other objects of the'mvenuon are to provide a speciiic structural section formed for joining or key-locking to other members, a section which may be fabricated of relatively light gauge metal in the general form of a standard beam section, f l and whose locking or keying portions are so re,- lated as to'materially increase the section modulus of the section and thus serve the dual purpose of both reinforcing the individual unit, and providing'joining or integral keying means whereby the various units may be key-locked to one another in a rigid and simple manner andwithout the use oi bolts, rivets, nails, welding, or other like expedients. Yet another object of the invention is to pro vide construction units which are adaptable in design to either shop prefabrlcation for mass production, or which may be delivered in single units tothe job site for complete field construction in standard Vstock lengths similar to the usual conventional two-by-fours and other wooden or structural timbers.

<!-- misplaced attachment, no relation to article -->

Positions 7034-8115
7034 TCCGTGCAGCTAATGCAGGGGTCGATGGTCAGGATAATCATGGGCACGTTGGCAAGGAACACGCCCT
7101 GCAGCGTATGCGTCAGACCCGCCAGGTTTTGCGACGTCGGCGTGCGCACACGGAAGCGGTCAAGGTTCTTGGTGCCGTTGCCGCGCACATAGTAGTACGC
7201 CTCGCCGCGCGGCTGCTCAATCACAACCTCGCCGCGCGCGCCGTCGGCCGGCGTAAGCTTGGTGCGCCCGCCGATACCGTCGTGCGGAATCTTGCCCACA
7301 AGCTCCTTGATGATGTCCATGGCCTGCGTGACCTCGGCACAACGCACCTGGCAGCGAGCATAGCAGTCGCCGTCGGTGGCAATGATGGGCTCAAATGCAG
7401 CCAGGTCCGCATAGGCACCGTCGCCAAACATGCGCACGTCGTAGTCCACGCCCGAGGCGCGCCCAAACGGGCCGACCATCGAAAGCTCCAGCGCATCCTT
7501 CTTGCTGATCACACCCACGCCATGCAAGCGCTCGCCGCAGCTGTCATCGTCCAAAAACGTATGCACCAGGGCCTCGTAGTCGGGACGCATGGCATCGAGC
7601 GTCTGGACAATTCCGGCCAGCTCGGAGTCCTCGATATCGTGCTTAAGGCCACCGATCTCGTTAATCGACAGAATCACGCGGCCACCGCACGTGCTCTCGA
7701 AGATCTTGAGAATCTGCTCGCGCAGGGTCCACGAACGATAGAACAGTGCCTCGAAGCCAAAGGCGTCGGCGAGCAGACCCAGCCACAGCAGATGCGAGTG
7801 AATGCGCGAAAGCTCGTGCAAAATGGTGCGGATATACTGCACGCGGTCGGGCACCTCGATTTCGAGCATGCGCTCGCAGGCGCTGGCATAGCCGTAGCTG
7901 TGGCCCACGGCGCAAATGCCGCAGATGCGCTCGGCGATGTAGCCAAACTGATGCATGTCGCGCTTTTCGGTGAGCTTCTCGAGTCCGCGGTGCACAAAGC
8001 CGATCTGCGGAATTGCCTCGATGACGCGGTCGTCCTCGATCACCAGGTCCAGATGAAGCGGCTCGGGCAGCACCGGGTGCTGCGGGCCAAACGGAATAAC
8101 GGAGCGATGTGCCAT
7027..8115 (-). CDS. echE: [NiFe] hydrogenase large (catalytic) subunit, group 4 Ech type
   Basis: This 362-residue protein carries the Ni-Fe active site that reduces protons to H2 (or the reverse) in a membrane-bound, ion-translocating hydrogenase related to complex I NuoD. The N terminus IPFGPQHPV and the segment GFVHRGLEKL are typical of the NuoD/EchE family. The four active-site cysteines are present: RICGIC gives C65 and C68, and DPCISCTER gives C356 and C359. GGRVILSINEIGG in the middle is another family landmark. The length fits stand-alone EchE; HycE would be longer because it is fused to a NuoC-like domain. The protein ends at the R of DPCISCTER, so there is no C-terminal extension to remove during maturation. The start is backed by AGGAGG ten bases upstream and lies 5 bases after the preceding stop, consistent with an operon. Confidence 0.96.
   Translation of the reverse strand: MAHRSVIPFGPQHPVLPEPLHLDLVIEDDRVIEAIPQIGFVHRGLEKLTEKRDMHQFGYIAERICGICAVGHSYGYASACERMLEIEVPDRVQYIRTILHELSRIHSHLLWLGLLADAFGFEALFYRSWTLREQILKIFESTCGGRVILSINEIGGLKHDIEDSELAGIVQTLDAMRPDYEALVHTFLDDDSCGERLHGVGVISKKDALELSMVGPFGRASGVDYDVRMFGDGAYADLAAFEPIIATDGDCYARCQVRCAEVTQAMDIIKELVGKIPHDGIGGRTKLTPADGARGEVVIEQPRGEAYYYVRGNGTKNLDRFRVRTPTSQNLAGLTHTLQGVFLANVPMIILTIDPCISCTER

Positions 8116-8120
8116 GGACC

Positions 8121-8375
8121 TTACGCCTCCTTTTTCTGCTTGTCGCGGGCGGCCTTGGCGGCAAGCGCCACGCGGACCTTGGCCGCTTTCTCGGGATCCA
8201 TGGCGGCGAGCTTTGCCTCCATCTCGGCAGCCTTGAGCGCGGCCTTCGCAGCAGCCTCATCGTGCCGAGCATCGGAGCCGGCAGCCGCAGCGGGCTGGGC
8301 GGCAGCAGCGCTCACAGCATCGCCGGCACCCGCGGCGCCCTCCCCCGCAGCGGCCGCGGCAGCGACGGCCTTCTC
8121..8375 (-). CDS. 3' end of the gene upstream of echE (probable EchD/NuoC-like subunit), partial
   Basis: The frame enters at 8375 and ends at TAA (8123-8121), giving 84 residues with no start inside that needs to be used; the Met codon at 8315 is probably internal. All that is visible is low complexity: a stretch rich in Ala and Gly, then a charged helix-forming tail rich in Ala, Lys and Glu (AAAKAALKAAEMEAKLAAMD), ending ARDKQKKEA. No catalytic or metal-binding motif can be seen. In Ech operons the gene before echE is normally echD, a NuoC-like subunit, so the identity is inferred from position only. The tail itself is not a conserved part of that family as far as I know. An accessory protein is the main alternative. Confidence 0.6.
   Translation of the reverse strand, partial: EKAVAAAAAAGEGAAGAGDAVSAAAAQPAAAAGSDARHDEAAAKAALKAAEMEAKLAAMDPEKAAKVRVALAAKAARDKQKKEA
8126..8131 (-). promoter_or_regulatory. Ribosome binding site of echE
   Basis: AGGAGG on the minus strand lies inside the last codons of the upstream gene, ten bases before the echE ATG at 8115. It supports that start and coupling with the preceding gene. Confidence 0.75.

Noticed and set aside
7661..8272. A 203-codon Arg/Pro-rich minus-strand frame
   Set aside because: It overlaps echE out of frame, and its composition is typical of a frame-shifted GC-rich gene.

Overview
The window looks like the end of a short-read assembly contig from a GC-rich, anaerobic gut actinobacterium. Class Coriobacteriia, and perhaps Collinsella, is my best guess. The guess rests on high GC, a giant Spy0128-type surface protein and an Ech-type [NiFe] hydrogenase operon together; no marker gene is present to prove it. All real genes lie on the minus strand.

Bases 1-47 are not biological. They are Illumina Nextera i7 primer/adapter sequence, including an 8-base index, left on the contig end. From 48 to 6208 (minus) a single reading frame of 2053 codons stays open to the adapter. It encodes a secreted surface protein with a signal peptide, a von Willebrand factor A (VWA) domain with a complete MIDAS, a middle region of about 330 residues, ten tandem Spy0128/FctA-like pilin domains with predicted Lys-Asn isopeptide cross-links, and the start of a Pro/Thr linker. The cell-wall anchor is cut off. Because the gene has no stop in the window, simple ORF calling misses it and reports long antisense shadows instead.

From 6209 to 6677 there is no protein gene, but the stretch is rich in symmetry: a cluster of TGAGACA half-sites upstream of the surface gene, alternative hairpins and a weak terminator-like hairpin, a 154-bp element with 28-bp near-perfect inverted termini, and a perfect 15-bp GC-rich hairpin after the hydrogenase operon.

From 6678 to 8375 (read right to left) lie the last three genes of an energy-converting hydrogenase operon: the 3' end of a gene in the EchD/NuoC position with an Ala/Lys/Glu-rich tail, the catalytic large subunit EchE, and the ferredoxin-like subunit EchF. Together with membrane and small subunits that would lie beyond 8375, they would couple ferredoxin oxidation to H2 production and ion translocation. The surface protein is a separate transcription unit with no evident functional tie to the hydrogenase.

The present invention has these and other objects, as may be more readily understood from the following description when read in conjunction with the accompanying drawings, which illustrate a preferred embodiment of my invention,"

Figure 3 is like Figure 2, but shows another mode of assembly of two units;

Figure 4 illustrates a still further nesting arrangement of units assembledv into a post or girder;

Figure 5 is a transverse section through a corner of a building wall illustrating a typical corner construction;

Figure 6 is a vertical fragmentary section taken through a portion of a building, illustrating the particular relation of various features of the invention to building construction;

Figures 6a and 6b are partial sections on the lines a-a and b-b respectively of Figure 6;

Figure 7 is a section similar to Figure 5, illustrating the connection of a partition or wall with a building Wall;

Figure 8 is a detail illustrating a method employed in securing a transition board to a furring stool and construction units running transverse to the direction of the grooves or channels in the board.

Figure 9 is a view of Figure 8 taken at ninety degrees to Figure 8;

Figure 10 is a detailed perspective view of a transition construction board;

Figure 11 is a. section through a typical exterior wall with brick or tile veneer facing applied;